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KHRA sees significant increase in residents not paying rent by end of grace period

May 4th, 2012 11:00 pm by Matthew Lane

KINGSPORT — The Kingsport Housing and Redevelopment Authority recently saw a significant increase in residents not paying rent by the end of a 15-day grace period. Officials blame the uptick in non-payments on the overall state of the economy.

The KHRA oversees 529 family and elderly public housing units in six communities — Riverview Place, Lee Apartments, Cloud Apartments, Dogwood Terrace Apartments, Holly Hills Apartments and Tiffany Court Apartments. The authority routinely has 1,500 to 1,700 residents living in its apartments with a constant waiting list for vacancies. A significant number of residents in the KHRA are seniors, the disabled and (25 percent) single women with children.

In its quarterly newsletter, KHRA Executive Director Terry Cunningham said the authority has had a significant increase in residents not paying rent by the end of the grace period. KHRA rules state public housing rent is due on the first day of the month and is considered late after the 15th of the month.

“It’s not a critical issue, but we saw an increase in the slow pay of rent and thought it was appropriate to remind residents (about the issue),” Cunningham said. “A lot of it is economics. We saw a real downturn in income of a lot of our families where retail and service businesses cut back on their hours. Even though their rent goes down, they still have other things competing for their dollars.”

Cunningham said that in January the percentage of residents not making their rent payments by the end of the grace period was at 27 percent. Since the newsletter came out back in March, that number dropped to 13 percent. Ideally, the KHRA would like to see the percentage at 5 percent, but 10 percent is a reasonable expectation.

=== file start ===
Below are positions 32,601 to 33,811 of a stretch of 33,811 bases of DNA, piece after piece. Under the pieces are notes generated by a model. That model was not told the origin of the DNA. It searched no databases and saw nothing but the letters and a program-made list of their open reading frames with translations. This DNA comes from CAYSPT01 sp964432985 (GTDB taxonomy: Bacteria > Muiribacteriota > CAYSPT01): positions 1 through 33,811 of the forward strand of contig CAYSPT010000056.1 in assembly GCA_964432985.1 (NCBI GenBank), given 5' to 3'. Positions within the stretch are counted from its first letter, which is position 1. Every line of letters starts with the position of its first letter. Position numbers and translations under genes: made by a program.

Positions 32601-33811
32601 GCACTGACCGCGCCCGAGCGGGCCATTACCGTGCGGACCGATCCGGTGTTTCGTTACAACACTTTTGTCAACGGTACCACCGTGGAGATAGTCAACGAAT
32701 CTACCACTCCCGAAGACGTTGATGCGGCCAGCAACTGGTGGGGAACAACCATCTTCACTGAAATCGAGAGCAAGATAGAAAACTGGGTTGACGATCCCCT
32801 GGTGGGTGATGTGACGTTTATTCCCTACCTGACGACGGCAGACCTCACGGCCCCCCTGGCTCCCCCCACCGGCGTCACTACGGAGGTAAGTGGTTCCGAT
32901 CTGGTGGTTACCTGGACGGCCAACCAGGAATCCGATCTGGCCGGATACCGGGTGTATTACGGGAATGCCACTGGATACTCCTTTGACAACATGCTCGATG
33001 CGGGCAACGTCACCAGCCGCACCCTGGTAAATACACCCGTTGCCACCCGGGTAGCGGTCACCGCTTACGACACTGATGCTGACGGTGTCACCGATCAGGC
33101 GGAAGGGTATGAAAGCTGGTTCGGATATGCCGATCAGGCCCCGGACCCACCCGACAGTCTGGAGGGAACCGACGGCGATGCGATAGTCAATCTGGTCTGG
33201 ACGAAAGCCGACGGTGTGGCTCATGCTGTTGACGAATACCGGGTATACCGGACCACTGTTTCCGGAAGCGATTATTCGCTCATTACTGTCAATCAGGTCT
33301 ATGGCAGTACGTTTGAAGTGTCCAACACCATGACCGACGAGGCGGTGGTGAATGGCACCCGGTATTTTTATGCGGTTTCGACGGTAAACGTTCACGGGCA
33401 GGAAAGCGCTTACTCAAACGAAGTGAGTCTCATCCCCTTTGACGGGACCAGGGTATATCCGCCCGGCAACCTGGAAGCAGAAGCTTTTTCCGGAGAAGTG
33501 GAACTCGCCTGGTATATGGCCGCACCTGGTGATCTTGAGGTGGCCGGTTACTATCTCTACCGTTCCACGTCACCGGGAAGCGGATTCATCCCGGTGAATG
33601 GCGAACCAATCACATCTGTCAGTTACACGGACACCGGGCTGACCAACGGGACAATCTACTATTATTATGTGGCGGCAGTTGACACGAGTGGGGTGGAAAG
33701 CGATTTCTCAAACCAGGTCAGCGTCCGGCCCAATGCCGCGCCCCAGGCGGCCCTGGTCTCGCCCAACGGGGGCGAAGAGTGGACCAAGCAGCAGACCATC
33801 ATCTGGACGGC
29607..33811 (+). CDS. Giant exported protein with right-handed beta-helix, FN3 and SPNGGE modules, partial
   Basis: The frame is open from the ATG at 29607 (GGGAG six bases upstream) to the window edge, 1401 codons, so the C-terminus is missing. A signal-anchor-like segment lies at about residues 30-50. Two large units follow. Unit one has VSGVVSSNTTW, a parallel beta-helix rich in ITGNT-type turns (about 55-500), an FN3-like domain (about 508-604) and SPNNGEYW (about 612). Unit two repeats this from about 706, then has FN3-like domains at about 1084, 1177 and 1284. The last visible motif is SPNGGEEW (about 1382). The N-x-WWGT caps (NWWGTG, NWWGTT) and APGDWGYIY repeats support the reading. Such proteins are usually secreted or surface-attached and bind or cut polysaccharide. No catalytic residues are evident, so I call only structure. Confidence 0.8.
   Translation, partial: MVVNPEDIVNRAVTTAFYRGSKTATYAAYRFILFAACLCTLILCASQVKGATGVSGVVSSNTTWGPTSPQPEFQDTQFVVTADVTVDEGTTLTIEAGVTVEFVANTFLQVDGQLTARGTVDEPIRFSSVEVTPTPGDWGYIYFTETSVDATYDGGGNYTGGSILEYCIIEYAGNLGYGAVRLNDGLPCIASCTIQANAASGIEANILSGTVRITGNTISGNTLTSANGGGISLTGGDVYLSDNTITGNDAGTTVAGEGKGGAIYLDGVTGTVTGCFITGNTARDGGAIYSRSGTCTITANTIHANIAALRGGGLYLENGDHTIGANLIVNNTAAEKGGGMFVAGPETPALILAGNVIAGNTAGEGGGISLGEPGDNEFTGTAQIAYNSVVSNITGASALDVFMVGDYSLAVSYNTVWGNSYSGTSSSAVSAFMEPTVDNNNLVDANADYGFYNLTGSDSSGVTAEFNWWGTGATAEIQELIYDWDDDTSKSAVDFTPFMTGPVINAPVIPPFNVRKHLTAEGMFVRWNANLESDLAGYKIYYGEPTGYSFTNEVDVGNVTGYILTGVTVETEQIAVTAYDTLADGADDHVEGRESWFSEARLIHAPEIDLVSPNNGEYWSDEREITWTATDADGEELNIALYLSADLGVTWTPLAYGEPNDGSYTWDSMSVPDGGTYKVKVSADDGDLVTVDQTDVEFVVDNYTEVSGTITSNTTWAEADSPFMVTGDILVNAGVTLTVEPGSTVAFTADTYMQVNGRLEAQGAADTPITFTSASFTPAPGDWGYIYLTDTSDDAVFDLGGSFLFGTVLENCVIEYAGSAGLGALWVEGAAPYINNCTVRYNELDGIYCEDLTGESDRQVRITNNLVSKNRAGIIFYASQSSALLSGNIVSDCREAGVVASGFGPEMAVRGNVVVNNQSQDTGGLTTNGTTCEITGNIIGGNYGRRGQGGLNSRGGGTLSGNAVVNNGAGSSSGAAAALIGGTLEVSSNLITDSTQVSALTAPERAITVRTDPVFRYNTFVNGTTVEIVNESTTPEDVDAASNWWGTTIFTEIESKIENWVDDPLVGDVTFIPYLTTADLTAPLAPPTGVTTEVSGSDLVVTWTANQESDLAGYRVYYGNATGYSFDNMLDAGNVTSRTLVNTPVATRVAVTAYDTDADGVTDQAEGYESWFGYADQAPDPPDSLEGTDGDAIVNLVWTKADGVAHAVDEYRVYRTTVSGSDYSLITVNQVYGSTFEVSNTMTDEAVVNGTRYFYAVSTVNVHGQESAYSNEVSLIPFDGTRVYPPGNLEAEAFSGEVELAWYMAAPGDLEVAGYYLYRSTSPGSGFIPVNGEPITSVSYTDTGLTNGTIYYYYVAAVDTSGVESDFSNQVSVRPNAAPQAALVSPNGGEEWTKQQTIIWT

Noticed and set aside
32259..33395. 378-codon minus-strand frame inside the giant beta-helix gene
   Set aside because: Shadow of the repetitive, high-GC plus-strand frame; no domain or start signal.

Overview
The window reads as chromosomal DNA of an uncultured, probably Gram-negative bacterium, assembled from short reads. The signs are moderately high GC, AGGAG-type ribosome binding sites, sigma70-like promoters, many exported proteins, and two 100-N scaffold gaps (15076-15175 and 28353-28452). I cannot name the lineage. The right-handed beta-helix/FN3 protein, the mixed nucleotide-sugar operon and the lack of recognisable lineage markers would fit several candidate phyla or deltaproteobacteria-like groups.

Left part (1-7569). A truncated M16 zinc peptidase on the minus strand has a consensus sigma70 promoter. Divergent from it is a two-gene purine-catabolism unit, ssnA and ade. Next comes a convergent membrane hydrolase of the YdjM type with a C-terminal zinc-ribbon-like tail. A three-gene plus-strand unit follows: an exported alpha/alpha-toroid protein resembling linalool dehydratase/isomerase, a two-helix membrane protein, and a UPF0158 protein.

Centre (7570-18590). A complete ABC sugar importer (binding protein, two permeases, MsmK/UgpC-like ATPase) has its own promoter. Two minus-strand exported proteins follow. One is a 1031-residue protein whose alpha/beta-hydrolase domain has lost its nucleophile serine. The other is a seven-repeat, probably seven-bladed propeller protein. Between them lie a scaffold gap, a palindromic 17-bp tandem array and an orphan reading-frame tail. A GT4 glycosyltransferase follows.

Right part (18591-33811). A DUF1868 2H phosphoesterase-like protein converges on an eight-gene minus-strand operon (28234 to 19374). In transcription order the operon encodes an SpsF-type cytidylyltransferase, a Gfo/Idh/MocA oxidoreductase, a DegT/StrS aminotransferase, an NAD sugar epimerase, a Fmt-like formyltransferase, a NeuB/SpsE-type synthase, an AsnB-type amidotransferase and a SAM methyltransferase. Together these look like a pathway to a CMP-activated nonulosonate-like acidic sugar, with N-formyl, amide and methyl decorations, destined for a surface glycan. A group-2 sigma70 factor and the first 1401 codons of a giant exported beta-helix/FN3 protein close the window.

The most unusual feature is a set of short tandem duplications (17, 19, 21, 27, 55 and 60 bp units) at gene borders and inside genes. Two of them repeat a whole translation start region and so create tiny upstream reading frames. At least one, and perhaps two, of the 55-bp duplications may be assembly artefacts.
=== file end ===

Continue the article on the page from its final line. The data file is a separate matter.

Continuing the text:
“The newsletter seemed to have gotten the desired response,” Cunningham said.

Rent in public housing is 30 percent of a family’s adjusted gross income. There is an annual recertification, and any change in gross income — upward or downward — should be reported to the KHRA within 10 days. Occupancy in the KHRA’s public housing is running at its highest levels with a long waiting list, and Cunningham noted rent is always a difficult issue.

“The housing is targeted to low-income people, and they have lots of things competing for their dollars,” Cunningham said. “(The newsletter reminder) helps to set the expectation and remind people of certain provisions in the lease so that it’s not a surprise if we ever have to go to the enforcement route with an eviction.”

The lease agreement between residents and the KHRA also has a provision for residents who routinely pay late — four times in a 12-month period is grounds for terminating the lease. The grace period is mandated by landlord-tenant laws, and Cunningham said most residents pay by the grace period. However, eviction proceedings are a monthly occurrence at the KHRA.

“It’s a pretty regular monthly activity,” Cunningham said. “We probably have three or four a month, maybe 50 a year where we go to court and get a judgment. Once we get a judgment, they’ll go ahead and vacate the unit.”

If a resident is evicted from the KHRA, Cunningham said their name is included in a national database, and they will be unable to even apply to any other federal housing entity until past debts are paid in full, which includes unpaid rent, utilities or legal fees associated with an eviction proceeding.

“If you pay everything you owe us, then you can reapply for public housing,” Cunningham said.

If residents get behind in their rent, Cunningham said they can talk to KHRA officials about setting up a repayment agreement, which can forestall the authority moving ahead with eviction proceedings.

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